What to do with returning jihadis to the Netherlands?

Here’s a fun piece of trivia: do you know which country on the Western hemisphere has the highest amount of citizens leaving to join ISIS? The answer may surprise you, because the winner of this sad contest might be none other than Trinidad and Tobago. Trini-what? That’s okay, few would be able to point it out on the map, but this tiny Caribbean nation has the highest number of ISIS fighters as compared to the whole of the population. Though only around 100-130 Trinibaging fighters have sworn allegiance to the black flag of the world’s most hated group, this comes from a total population of only 1.3 million people.

Which brings us to the question that more and more people in the West are asking themselves: now that ISIS is losing territory left and right, what are we going to do with the returning jihadis? Though exact figures are difficult to find, The Netherlands has seen somewhere around 200 of its citizens leave for Syria and Iraq. Most of them have probably already been killed in battle, but an unknown number may soon return.

Nope, nope, nope!

As a society, we have to decide what to do about this. There are two extremes here, which we could define as the Dutch dilemma known as knuffelen of knuppelen.


Approach #1: Knuffelen (‘hugging’)

Some have thought the unthinkable and say that we should show nothing but love and kindness to those back from the ranks of ISIS. Rather than answering hate with hate, we should forgive and by doing so, convince would-be terrorist that they have no need to fight us.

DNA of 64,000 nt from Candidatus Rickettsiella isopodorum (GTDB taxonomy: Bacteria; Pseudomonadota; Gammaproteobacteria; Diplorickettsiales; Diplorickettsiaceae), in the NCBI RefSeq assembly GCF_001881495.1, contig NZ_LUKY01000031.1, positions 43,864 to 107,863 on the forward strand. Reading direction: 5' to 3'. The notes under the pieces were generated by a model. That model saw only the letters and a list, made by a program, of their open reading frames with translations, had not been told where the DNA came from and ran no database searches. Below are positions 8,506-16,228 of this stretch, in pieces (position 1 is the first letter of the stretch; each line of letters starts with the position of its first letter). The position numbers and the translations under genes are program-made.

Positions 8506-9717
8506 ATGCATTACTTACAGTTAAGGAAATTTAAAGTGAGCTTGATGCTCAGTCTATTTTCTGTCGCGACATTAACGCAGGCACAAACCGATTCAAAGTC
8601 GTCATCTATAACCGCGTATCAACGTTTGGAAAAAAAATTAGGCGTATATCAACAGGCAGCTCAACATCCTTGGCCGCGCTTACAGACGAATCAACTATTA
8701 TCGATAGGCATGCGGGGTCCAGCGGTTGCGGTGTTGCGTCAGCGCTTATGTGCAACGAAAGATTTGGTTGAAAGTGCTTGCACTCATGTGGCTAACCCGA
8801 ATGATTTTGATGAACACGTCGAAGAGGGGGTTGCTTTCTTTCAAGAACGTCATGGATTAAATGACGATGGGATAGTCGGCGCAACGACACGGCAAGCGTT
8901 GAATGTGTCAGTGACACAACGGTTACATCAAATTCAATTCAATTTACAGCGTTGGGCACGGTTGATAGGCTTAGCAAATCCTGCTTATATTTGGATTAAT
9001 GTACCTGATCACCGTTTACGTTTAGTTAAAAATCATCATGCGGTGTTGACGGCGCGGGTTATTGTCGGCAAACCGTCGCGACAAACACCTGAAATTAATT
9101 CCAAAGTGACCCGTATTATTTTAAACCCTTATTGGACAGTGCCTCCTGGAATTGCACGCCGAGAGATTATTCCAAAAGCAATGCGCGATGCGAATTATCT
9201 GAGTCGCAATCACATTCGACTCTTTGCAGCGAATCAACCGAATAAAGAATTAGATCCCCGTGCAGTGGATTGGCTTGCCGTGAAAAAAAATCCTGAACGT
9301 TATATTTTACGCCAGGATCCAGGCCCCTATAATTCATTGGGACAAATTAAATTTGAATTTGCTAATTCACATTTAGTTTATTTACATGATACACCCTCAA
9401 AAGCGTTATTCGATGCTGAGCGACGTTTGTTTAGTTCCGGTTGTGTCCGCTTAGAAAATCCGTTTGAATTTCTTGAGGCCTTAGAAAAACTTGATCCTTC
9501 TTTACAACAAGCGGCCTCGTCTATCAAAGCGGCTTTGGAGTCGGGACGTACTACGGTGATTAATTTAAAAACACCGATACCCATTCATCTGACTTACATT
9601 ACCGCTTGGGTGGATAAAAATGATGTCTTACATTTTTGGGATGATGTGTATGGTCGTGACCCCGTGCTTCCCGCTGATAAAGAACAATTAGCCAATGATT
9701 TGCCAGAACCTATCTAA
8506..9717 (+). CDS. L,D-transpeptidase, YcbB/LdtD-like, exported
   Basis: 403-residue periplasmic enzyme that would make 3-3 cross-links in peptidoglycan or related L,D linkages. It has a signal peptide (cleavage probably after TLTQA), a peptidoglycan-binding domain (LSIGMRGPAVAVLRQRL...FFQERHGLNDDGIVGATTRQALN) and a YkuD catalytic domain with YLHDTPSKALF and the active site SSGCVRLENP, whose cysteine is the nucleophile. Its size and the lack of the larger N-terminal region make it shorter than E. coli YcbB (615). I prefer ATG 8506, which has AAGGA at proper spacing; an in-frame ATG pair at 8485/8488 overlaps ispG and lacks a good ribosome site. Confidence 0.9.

Cynical people will call it ‘virtue signaling’ (doing the morally right thing in order to show that you are better than others), but crazy as it sounds, it might just work. These kinds of passive-aggressive forms of resistance have shaped societies in the past, just ask Martin Luther King or Mahatma Gandhi.

Though people can be drawn to this approach out of moral principles, some would also argue that taking a soft stance would encourage doubting ISIS members to abandon the organization. Kill with kindness, as they say.


Approach #2: Knuppelen (‘blunt force’)

Do you know what’s sweet? Strawberries with powdered sugar. But also revenge. Especially revenge!

I still like you, but it’s just hard to win a War on Terror with you. source

Rather than turning the other cheek, most people want to see the Syrië gangers (lt.: ‘Syria goers’) either dead or in jail. Though the Dutch judicial system has already begun prosecuting Dutch jihadis in absentia, a jihadi can still only be sent to jail when enough evidence of their guilt has been presented. And even then, they return to society after a few years.

For those who want to go full Machiavelli on the hate-beards, there is always the option of deadly force. The British and the French have already sent special forces into the desert with lists of ISIS members they want to have executed. Though this may not be the most moral road to take (or strictly legal one, for that matter), it is an appealing alternative to seeing radicalized islamists return to Europe. Earlier we mentioned the examples of MLK and Gandhi, but this should come with a foot-note: their non-violent resistance only won because their opponents turned out to have a conscience after all. The British yielded to the Indians, while US society abandoned segregation. ISIS has repeatedly stated in the past that their violence is not a response to the West bombing the Middle-East, they fight us because in their eyes, we are infidels.

So which is the way forward, knuffelen or knuppelen? A middle road seems hard to find here, but answers will have to come up soon. In the wave of terrorist attacks that came over Western-Europe in the past few years, The Netherlands has until now stayed safe. Let’s hope it stays that way.

Frank Kool
Frank Kool
Born and raised in Holland, spent his time procrastinating and studying Psychology and Philosophy. Frank harbors a special interest in weird social phenomena (which are ALL social phenomenon if you think about them long enough).


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